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How and why did Hitler become chancellor in 1933?

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Introduction

How and why did Hitler become chancellor in 1933? In 1933, Adolf Hitler, devastatingly powerful dictator of Germany, succeeded the role of chancellor after being set free from his one year prison sentence. His crime was attempting the Munich Beer Hall Putsch, and during his imprisonment, he used his time efficiently by reconsidering his political strategy and encountering better ways of manipulating the public towards his ideologies. When Hitler was released in 1925, several changes had occurred in Germany, related to both political and economical aspects. Because of the crisis occurring during this time, Hitler and the Nazi Party were able to take advantage of the situation, as well as the honest people of Germany by using political manoeuvring. Of course, that's not all; there are several more factors of how and why Hitler was able to become chancellor. In this essay, I will discuss these factors, analyse and justify their relevance to the topic and present the stages taken by Hitler to his appointment as chancellor, thus concluding with a final remark and my personal opinion. The First World War, also known as the War to End All Wars took place in Europe from year 1914 to 1918. ...read more.

Middle

When the Beer Hall Putsch failed, Hitler was able to see that in order to upstage the government, he needed to opt for a new strategy: to get hold of power by using legal ways and being elected. While the Nazi policies were not followed by everyone, it managed to be the second largest political part in Germany with 18.3% preference of the public. This was seen the Great Depression (from America) had come to Germany, and elections were demanded in September 1930 because a stable government was needed - something which the Weimar Government wasn't. Now, all the Nazi Party needed was to push the German people further towards their policy, which Hitler managed by using his personal quality: brilliant and persuasive public speaking. Hitler was flexible in his speeches, and was able to distort the truth depending on who he was addressing. This can be seen as a form of lying, in order to persuade the German people to follow his policies, as the words will be set to suit the individual's preference. Karl Ludecke, an early follower of Hitler, stated in 1924: "He was holding the masses and me with them, under an hypnotic spell by the sheer force of his beliefs. ...read more.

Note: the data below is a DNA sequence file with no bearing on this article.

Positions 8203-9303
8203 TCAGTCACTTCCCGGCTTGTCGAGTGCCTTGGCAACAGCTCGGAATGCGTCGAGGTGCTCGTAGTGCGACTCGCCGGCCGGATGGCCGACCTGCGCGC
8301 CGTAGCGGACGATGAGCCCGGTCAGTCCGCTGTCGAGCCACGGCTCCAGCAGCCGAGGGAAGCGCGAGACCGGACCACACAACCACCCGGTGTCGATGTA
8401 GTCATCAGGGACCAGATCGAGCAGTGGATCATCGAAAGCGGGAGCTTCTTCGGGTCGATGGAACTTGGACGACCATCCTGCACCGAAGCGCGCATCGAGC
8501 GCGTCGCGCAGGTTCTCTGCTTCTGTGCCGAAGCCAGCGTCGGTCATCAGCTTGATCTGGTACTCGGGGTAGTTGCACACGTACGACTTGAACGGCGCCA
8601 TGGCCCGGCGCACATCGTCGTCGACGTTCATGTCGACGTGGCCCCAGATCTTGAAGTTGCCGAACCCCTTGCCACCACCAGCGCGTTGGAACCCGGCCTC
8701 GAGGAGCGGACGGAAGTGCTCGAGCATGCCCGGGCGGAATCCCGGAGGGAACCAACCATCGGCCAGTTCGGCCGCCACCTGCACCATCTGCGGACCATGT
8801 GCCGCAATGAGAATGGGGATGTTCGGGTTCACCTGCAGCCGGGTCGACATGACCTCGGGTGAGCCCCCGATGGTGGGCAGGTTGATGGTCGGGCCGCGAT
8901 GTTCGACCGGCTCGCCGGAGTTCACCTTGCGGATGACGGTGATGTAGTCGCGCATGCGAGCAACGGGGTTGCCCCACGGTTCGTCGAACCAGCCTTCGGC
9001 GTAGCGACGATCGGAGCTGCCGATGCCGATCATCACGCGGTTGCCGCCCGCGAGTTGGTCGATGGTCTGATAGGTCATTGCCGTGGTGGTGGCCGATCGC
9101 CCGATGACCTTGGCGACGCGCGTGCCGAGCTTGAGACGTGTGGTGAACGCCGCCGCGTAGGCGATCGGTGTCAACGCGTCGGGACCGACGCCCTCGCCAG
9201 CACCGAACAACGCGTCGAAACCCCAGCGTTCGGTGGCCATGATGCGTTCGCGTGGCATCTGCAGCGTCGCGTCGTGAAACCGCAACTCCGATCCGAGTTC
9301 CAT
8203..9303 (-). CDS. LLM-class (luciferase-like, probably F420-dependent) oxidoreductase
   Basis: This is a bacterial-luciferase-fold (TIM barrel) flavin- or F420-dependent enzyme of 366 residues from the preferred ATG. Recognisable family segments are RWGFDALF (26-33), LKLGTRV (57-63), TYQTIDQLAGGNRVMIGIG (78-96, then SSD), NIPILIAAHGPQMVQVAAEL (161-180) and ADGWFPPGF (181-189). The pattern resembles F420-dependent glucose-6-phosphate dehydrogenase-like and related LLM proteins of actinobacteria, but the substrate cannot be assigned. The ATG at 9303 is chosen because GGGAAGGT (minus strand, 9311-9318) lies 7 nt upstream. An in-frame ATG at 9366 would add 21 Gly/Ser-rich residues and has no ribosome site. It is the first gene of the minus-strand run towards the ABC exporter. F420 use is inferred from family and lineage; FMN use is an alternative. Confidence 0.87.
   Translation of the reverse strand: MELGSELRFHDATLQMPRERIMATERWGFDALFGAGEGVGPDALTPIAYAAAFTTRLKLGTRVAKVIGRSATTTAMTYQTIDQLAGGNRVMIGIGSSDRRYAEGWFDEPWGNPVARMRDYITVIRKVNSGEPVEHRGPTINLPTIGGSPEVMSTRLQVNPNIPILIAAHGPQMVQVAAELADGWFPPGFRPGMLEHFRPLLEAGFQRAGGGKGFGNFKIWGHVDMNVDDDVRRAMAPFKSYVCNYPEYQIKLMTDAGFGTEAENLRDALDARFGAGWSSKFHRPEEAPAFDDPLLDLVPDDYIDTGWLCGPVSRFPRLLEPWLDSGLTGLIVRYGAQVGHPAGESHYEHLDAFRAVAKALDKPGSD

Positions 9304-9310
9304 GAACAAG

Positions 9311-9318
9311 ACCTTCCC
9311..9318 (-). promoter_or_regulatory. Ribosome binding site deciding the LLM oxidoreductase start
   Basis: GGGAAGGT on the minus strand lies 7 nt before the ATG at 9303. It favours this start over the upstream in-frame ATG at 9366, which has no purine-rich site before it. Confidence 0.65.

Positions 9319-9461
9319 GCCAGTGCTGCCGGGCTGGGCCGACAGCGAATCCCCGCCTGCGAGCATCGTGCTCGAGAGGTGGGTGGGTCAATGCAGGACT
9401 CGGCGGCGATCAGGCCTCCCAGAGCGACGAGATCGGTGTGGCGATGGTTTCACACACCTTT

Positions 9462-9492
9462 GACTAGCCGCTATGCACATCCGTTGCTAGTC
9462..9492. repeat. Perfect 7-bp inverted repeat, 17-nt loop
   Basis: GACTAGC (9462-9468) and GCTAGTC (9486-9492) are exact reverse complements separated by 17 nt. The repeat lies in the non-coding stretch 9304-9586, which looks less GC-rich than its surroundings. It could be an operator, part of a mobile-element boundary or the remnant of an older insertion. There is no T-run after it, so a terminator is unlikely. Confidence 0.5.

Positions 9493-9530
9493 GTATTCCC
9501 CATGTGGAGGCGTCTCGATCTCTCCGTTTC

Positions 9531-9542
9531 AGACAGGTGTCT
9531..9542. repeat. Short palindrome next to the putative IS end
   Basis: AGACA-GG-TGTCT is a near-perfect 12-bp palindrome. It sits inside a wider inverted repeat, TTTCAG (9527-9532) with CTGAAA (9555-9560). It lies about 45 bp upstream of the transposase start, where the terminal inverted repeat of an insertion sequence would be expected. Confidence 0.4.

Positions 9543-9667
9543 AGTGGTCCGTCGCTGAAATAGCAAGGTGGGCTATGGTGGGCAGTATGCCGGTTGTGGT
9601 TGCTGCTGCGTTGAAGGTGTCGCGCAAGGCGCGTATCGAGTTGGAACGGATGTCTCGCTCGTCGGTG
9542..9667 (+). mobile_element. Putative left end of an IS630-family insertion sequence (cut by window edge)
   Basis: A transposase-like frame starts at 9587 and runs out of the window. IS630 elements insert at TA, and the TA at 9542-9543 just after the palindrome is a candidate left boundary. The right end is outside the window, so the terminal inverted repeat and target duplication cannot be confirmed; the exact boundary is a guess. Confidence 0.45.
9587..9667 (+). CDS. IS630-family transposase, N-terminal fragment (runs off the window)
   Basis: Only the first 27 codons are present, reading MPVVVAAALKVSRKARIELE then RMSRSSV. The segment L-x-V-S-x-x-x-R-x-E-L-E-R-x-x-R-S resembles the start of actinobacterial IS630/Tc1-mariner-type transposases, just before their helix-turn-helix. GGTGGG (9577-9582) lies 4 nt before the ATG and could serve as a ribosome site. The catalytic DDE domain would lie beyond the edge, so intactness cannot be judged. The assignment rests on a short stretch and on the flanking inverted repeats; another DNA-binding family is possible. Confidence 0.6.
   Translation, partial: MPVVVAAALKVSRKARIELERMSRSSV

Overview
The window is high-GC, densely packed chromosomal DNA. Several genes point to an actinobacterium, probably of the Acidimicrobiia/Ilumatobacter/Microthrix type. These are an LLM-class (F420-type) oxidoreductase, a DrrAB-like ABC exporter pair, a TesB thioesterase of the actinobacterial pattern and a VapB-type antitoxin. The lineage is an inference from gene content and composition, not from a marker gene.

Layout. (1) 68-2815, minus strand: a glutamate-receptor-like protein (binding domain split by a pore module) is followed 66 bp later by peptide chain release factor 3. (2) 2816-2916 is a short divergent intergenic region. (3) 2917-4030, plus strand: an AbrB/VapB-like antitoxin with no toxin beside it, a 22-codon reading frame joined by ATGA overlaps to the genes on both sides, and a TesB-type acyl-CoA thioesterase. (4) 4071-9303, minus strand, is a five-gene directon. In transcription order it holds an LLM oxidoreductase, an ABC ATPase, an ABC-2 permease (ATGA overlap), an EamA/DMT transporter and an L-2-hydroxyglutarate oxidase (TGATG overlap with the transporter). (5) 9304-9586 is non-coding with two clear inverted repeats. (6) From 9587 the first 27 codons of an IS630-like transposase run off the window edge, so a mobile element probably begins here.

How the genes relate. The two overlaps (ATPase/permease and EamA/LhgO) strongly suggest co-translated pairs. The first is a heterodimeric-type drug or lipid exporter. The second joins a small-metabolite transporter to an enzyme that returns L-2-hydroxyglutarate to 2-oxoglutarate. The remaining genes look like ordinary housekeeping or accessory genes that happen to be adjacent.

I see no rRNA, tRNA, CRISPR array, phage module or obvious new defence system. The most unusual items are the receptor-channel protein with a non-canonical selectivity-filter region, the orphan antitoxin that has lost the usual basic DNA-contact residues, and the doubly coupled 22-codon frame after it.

Conclusion

Hitler's goal was to influence and manipulate the public by portraying himself as the only hope for their well being, and promising them a better future. Hitler had learnt from past experiences that the only way to gain immediate power was not by using violence, but by pleasing the Germans, and using legal and political measures. Furthermore, as for my personal views, I believe that it was wrong for Hitler to have gone against the Weimar Government, because if his intention was to aid the German people, then he could have worked with the central government instead of against. However, I believe that by attempting to gain power he prepared the world for worse, and provided the origin of a better future: "Hitler left a devastated Europe and with it a warning for the future. His regime had illustrated the dangers of nationalism, the obscenity of racism and the importance of democracy. It was an expensive lesson, but it did provide the basis for a better future."3 Nevertheless, I feel that despite the path of destruction and devastation which Hitler left behind, it must not be forgotten that he did not take power from any being or substance, but was given it. And like any individual would, he used it to his advantage. 1 http://en.wikipedia.org/wiki/Nazi_racial_ideology 2 http://www.johndclare.net/Weimar7.htm 3 http://www.spartacus.schoolnet.co.uk/GERhitler.htm ?? ?? ?? ?? ...read more.

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